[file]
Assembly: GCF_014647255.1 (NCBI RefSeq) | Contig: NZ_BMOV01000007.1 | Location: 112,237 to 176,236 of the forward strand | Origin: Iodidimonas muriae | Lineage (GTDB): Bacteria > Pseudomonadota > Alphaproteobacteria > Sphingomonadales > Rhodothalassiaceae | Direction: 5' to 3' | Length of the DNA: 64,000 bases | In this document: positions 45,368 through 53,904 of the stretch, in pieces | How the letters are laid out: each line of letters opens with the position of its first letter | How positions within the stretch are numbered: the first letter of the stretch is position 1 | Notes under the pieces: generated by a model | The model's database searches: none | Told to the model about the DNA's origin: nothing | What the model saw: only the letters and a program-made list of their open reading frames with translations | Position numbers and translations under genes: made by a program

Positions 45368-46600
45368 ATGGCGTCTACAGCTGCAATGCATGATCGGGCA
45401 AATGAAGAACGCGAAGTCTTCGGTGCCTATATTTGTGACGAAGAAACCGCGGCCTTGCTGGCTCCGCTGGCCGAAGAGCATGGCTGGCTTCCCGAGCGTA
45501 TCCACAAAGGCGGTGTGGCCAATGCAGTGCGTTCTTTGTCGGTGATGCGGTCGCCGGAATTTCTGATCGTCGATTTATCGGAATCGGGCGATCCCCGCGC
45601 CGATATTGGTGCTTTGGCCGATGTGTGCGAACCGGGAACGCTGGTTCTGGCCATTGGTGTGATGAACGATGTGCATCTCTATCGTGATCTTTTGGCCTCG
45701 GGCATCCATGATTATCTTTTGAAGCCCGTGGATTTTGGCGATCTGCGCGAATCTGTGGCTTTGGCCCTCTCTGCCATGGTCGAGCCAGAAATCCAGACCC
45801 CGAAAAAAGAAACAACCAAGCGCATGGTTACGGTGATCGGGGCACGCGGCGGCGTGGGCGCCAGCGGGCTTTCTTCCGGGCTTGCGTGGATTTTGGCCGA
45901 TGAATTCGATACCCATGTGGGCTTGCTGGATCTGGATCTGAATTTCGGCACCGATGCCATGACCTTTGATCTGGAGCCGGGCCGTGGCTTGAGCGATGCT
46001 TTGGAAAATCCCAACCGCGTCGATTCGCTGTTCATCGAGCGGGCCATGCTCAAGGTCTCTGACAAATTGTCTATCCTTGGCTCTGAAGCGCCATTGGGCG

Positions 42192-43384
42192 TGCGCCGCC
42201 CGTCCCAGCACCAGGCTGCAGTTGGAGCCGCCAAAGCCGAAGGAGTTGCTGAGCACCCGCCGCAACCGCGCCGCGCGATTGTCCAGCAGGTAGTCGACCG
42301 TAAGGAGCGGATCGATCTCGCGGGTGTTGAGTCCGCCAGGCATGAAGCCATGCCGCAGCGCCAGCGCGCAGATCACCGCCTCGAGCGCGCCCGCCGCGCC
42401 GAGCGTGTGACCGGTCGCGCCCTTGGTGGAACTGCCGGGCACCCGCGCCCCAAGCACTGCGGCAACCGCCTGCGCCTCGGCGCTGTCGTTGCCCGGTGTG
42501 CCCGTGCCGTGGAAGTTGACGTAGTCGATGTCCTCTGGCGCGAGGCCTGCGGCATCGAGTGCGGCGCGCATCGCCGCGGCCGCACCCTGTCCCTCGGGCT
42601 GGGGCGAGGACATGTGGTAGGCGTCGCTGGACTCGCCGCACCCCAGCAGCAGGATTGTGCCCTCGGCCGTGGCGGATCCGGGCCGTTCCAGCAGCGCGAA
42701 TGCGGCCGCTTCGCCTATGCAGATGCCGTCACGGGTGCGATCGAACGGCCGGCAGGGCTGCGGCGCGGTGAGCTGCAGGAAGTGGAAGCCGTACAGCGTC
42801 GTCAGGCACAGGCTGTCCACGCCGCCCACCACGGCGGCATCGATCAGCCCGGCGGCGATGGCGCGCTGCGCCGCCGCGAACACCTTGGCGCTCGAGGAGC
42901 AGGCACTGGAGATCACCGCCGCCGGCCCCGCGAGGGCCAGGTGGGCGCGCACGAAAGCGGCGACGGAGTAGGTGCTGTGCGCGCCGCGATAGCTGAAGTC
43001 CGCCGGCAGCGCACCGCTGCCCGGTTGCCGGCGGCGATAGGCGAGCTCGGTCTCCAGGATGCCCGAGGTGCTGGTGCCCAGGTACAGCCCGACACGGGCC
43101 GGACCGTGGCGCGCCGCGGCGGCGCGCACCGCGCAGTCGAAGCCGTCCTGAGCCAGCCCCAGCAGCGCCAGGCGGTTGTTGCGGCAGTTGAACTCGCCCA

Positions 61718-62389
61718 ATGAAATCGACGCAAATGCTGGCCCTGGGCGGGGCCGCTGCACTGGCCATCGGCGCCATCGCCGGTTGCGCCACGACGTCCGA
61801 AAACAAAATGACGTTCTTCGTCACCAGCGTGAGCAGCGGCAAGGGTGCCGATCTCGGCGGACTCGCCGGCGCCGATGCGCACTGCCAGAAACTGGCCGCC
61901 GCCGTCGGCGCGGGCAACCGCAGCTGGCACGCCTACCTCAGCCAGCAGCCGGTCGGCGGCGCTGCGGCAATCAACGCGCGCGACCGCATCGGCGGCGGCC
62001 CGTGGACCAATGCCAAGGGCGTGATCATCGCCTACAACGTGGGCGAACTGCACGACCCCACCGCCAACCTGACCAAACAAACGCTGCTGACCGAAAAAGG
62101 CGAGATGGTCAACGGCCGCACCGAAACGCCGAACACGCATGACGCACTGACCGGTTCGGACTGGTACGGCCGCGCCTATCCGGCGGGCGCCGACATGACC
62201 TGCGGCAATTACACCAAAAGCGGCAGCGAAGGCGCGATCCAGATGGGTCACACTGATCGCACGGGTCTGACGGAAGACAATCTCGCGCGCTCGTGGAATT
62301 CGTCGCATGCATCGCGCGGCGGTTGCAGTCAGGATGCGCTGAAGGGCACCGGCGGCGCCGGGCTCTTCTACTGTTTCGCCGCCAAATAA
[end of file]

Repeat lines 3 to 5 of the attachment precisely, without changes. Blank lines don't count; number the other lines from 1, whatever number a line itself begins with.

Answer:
45368 ATGGCGTCTACAGCTGCAATGCATGATCGGGCA
45401 AATGAAGAACGCGAAGTCTTCGGTGCCTATATTTGTGACGAAGAAACCGCGGCCTTGCTGGCTCCGCTGGCCGAAGAGCATGGCTGGCTTCCCGAGCGTA
45501 TCCACAAAGGCGGTGTGGCCAATGCAGTGCGTTCTTTGTCGGTGATGCGGTCGCCGGAATTTCTGATCGTCGATTTATCGGAATCGGGCGATCCCCGCGC